The following personal essay was first printed on the Huntington Society of Canada’s website. The author, Diorama Party co-founder and Little Sister’s manager Janine Fuller, agreed to let us repost her piece here. For more information about the party, see below.
When I was about 10 years old, I was at home looking through a drawer on a writing desk that I had always adored, which sat in our living room.
Pulling out the gold-laced drawer I started reading an article about a disease that I had never heard of, but it seemed odd to me that my mother would have it folded up inside this drawer. Now, my mother was a psychologist, and communication was never something she didn’t thrive on, so this was beyond strange. Finally, when she arrived home in the darkness of a faded fall afternoon, she talked to me and my brothers about this article.
It was then that she told us that my grandfather (her dad) had very possibly had this disease known as Huntington’s chorea (or Huntington’s disease). While he did, my mother did not, so, with luck, as my father reassured us, it would be a legacy my two brothers and I would not have to imagine.
Well, fast forward to going on holiday and my mother not being able to pack the trunk and her soon after diagnosis and disease. Eventually, my father retired early to look after my mother and, eventually, in a home after breaking her hip in Sunnybrook Hospital. My mother died the summer after the Little Sister’s court case against Canada Customs went to the BC Supreme Court.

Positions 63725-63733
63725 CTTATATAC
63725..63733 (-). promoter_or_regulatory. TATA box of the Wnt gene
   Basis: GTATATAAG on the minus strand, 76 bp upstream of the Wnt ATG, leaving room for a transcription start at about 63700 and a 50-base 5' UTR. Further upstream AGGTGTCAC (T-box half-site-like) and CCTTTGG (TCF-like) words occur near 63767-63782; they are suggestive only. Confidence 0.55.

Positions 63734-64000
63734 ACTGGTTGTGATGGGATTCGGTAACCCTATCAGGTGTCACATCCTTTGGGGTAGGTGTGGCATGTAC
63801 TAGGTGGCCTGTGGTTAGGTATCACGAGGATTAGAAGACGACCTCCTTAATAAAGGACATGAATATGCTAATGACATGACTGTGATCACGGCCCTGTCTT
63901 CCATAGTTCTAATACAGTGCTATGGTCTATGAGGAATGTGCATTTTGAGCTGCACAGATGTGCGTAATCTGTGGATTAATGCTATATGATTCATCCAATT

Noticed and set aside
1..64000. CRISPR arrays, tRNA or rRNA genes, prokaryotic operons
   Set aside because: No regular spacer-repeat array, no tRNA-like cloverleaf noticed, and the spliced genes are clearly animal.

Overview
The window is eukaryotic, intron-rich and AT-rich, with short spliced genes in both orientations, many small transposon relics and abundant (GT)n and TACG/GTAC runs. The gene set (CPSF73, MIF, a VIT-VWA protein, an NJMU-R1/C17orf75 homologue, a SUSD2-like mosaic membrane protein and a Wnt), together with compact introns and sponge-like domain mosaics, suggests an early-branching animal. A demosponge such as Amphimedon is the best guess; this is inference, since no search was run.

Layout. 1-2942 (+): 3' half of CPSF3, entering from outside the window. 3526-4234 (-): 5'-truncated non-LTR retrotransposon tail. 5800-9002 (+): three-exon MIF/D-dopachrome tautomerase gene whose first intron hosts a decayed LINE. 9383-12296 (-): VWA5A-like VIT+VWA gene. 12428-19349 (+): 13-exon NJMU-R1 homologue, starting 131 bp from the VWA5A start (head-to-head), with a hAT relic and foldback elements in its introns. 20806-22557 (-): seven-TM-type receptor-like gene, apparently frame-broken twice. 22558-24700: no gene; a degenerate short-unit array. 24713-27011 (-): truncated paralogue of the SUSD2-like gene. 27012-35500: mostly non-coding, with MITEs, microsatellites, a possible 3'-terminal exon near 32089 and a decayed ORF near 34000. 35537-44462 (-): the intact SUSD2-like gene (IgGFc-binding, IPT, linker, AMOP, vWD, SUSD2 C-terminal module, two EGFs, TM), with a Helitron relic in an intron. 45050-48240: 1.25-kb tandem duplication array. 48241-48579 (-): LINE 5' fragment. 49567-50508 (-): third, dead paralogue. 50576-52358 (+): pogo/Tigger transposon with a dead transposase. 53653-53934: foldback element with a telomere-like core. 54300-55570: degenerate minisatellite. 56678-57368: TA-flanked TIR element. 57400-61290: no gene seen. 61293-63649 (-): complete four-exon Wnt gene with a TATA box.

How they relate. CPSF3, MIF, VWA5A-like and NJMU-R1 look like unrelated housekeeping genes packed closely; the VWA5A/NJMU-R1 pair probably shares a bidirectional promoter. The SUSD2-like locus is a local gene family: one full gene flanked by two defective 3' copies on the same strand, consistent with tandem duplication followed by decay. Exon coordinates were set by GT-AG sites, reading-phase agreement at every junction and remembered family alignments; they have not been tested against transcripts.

My older brother also tested for the disease. I don’t think he was even 30 when he tested positive. Not just positive, but he actually had the disease and, unlike my mother, he was way more “jerky” and very physical with his movements. He died one day before his 55th birthday.
Then my twin brother also tested positive and, over the last few years, has developed what I’d call full-on Hungtington’s with, what are to me, the tell-tale signs of the disease (can’t swallow, choking and horribly anxious). He is now on long-term disability.
Over the decades I have talked about Huntington’s whenever I could as I gained visibility through the bookstore’s court struggles and different issues. But it wasn’t until I got an honorary doctorate degree at Simon Fraser University that I spoke about my older brother. I also talked about my personal upcoming challenges dealing with the disease.
Now, as I approach the 25th anniversary of the Diorama Party, the fundraiser that my partner, Julie Stines, and I started first for the bookstore’s court case, then evolved to help many more charities, the time has come to pass the torch for new folks.
Losing Jim Deva this year — after all the assistance and heaps of support that he and his partner, Bruce Smyth, at Little Sister’s bookstore have given us with the Diorama Party over the years — was also a tremendous blow.
After much consideration, this is Julie’s and my last Diorama Party.
The time has also come to raise money for a disease that too few people know about but that has made every part of who I am.
It is time for me to step forward into the spotlight of Huntington’s disease. I do that with a great sense of reverence and pride and for those with HD in the world, and especially for my twin brother, Joel.
This year’s Diorama Party proceeds will be shared, with 50 percent going toward research and 50 percent for services for all those suffering with this truly relentless disease.
So, with much urging and love from Julie, my partner of 26 years, I’ve agreed that it’s time for this Diorama to raise money for Huntington’s. Not easy but so important.